At an "Unpacked" event in San Francisco, California, Samsung today unveiled its 2019 device lineup, with a range of smartphones that will be competing with Apple's 2018 and 2019 devices.
Samsung's biggest announcement was the impressive Galaxy Fold, that can transform from a 4.6-inch smartphone to a 7.3-inch tablet for $1,980, but Samsung also had a whole line of other smartphones, including the Galaxy S10 and S10+.
Both devices use an "Infinity-O" display with smaller camera cutouts. The 6.1-inch Galaxy S10 has a super small hole punch cutout at the top of the display for the 10-megapixel camera, while the 6.4-inch Galaxy S10+, which has two cameras (8 and 10 megapixels) and an RGB depth sensor for adjusting depth of field, has a slightly larger oval-shaped cutout.
The display maxes out at 1,200 nits of brightness, which beats the iPhone, and it offers 60 million colors at 100 percent accuracy. It supports HDR10+ and cuts down on blue light by 44 percent for more comfortable viewing.
Underneath the display of the S10 and S10+ is an ultrasonic fingerprint scanner for biometric security. Samsung says that because it uses ultrasonic technology, it works well in bright light and in wet conditions. Samsung is using "vault-like security" for more protection.
The new smartphones come in different glass finishes, and there's also a premium ceramic option in black or white.
There's a triple-rear camera system in the S10 smartphones, with a 12-megapixel wide-angle lens, a 12-megapixel telephoto lens, and a 16-megapixel ultra-wide 120 degree lens for wider-angle landscape shots. It's able to record video in HDR10+ and features advanced stabilization.
The Galaxy S10 features a 3,400mAh battery, while the S10+ has a 4,100mAh battery. The S10 has 128 and 512GB storage options, as does the S10+, but the S10+ also has a premium tier 1TB storage option.
Samsung's new devices feature a Wireless PowerShare option that lets a Samsung smartphone wirelessly charge another device such as a second Samsung phone or Samsung's upcoming earbuds.
Pricing on the S10 starts at $900, while the S10+ starts at $1,000.
Along with the Galaxy S10 and S10+, Samsung is introducing two other smartphones that are lower and higher-end. The Galaxy S10e, a lower-cost device that sounds like an iPhone XR competitor, features a 5.8-inch display and a $750 price tag. It features just two rear cameras and a 3,100mAh battery.
On the high end, Samsung debuted the Galaxy S10 5G, a smartphone that features a 6.7-inch display, 5G connectivity, and all of the other bells and whistles of the S10 lineup. It features 256GB of storage and a 10-megapixel front-facing camera with a 3D depth sensor, and instead of three rear cameras, it has four: a telephoto, a wide-angle, an ultra wide-angle, and a 3D Depth camera.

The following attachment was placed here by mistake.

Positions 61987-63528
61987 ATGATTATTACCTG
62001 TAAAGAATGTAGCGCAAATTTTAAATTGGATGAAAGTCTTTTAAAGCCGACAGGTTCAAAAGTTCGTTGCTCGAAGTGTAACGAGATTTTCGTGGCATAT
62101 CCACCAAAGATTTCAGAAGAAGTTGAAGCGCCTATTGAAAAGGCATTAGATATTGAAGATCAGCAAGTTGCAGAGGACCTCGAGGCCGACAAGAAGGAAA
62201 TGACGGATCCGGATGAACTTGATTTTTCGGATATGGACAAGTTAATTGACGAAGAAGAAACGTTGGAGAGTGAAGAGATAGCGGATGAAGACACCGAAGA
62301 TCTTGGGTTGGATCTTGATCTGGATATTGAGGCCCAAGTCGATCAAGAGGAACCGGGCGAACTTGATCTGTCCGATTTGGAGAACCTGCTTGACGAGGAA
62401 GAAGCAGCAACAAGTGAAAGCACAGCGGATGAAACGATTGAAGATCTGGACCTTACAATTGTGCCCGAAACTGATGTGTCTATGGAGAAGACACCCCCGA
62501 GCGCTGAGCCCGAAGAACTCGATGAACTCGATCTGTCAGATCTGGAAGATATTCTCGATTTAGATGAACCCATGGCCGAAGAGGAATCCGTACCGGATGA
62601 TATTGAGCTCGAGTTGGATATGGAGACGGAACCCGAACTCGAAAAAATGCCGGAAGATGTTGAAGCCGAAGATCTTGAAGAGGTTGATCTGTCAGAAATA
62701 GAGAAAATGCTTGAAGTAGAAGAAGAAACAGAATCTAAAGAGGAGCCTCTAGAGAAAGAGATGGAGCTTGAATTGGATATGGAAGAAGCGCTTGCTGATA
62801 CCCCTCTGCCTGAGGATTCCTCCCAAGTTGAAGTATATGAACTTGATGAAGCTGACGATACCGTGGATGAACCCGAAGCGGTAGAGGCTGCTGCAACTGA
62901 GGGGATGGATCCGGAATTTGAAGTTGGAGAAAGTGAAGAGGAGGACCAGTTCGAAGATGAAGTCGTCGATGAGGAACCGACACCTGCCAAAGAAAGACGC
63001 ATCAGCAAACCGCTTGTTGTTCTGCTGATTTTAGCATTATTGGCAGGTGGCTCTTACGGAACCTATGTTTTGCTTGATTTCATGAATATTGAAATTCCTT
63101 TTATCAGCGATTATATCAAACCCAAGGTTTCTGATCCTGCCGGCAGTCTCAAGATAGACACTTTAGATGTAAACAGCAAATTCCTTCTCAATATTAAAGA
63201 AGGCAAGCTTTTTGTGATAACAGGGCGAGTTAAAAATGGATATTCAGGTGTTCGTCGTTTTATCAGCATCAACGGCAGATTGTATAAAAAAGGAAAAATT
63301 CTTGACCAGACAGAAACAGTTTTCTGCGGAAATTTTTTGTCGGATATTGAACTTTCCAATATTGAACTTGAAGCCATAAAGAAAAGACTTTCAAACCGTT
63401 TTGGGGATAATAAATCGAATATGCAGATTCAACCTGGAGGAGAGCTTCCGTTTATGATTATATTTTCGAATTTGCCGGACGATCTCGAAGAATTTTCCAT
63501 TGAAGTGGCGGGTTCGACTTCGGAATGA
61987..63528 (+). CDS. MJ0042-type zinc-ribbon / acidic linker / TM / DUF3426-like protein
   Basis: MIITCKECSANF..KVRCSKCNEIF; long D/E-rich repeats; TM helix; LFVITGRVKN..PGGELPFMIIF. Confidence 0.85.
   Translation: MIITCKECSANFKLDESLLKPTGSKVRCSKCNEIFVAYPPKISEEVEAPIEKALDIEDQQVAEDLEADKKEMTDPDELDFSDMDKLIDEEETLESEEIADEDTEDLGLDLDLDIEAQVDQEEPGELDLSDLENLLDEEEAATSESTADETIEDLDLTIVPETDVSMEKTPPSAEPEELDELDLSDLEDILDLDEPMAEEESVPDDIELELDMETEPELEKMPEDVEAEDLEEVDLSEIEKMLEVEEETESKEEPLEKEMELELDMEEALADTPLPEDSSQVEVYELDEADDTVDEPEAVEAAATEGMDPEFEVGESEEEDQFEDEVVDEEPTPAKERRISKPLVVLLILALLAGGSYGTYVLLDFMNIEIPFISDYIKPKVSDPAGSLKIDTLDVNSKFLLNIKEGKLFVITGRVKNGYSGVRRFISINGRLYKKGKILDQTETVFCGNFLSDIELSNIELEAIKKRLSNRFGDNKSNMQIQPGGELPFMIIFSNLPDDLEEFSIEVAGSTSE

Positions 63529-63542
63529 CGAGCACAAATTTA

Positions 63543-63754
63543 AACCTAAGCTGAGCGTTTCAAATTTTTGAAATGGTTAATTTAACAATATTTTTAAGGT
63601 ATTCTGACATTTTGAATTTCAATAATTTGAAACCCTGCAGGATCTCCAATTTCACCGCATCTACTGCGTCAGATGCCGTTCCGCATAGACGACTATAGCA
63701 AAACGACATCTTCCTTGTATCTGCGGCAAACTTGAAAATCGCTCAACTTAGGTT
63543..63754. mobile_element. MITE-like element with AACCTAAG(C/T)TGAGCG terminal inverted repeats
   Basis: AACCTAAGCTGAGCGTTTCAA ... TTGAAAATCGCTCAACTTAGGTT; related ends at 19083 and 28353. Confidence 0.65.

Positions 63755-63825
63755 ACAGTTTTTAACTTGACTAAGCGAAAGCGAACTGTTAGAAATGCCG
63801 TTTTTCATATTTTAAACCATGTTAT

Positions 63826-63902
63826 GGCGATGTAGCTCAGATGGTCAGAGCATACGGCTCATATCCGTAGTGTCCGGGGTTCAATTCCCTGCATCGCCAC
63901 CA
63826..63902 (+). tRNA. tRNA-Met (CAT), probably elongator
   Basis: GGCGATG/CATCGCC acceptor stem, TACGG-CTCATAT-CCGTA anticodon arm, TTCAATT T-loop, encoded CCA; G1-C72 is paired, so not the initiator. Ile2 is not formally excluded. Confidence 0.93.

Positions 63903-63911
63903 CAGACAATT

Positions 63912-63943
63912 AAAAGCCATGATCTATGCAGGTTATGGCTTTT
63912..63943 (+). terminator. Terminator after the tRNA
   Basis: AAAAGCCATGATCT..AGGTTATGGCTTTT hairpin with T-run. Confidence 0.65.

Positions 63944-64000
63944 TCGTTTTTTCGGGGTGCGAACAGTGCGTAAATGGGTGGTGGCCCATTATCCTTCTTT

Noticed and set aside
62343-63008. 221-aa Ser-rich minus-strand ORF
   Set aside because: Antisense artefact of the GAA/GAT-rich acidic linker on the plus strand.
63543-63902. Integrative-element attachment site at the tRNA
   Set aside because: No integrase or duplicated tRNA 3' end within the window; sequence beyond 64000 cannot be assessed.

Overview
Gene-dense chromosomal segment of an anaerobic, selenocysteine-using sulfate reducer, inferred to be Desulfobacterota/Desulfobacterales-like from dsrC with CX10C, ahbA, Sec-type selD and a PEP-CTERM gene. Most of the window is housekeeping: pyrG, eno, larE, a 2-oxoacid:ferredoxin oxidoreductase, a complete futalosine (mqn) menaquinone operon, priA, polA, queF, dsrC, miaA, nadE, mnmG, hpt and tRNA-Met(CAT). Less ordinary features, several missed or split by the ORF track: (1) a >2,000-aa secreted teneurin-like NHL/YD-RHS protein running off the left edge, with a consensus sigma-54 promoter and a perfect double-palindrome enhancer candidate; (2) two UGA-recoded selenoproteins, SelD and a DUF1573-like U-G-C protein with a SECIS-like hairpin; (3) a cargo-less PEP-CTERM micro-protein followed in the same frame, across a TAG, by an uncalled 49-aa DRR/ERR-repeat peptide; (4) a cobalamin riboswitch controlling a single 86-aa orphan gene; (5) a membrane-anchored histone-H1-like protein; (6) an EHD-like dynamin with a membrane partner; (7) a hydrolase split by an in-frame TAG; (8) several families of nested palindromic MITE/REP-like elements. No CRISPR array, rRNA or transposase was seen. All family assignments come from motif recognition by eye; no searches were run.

Samsung will accept pre-orders for the Galaxy S10e, S10, and S10+ starting on February 21, with the smartphones set to launch on March 8. The higher-end Galaxy S10 5G will launch in the second quarter of 2019, with pricing not yet announced.
Wednesday February 20, 2019 11:19 am PST by Juli Clover
At its Unpacked 2019 event that took place in San Francisco today, Samsung officially unveiled its foldable smartphone, the Galaxy Fold. According to Samsung, the Galaxy Fold is a powerful smartphone and a revolutionary tablet all in one, a device that "defies category."
When folded up, the Galaxy Fold has a 4.6-inch display that's designed to fit in the palm of a hand, and when opened up, it has a 7.3-inch display that's tablet sized. It works with a hidden hinge with gears that are under the display. You can't see the hinge, providing a seamless look for the device.
Described as a luxury device, the Galaxy Fold comes in four colors: black, silver, green, and blue, and with some color options, the outside hinge shade can be customized.
Samsung worked with Google to create apps optimized for the dual-display fold, which supports a feature called App Continuity to keep the same apps open regardless of whether the Galaxy Fold is open or closed. With Google Maps, for example, in a folded mode you can see the map, but if you open it up, you can see a whole lot more.
Inside, there's a 7-nanometer processor, 12GB of RAM, and 512GB of storage, with Samsung describing it as one of the most powerful smartphones on the market. There's a 4,380mAh battery, which is actually two batteries on either side of the hinge.
It has six cameras -- three on the back, two on the inside, and one on the front so it can capture images no matter which way it's folded.
Galaxy Fold comes in two versions, one with LTE and one with 5G. Pricing starts at a whopping $1,980 and it will be available starting on April 26. It will ship with Samsung's upcoming AirPods competitors, the Galaxy Buds.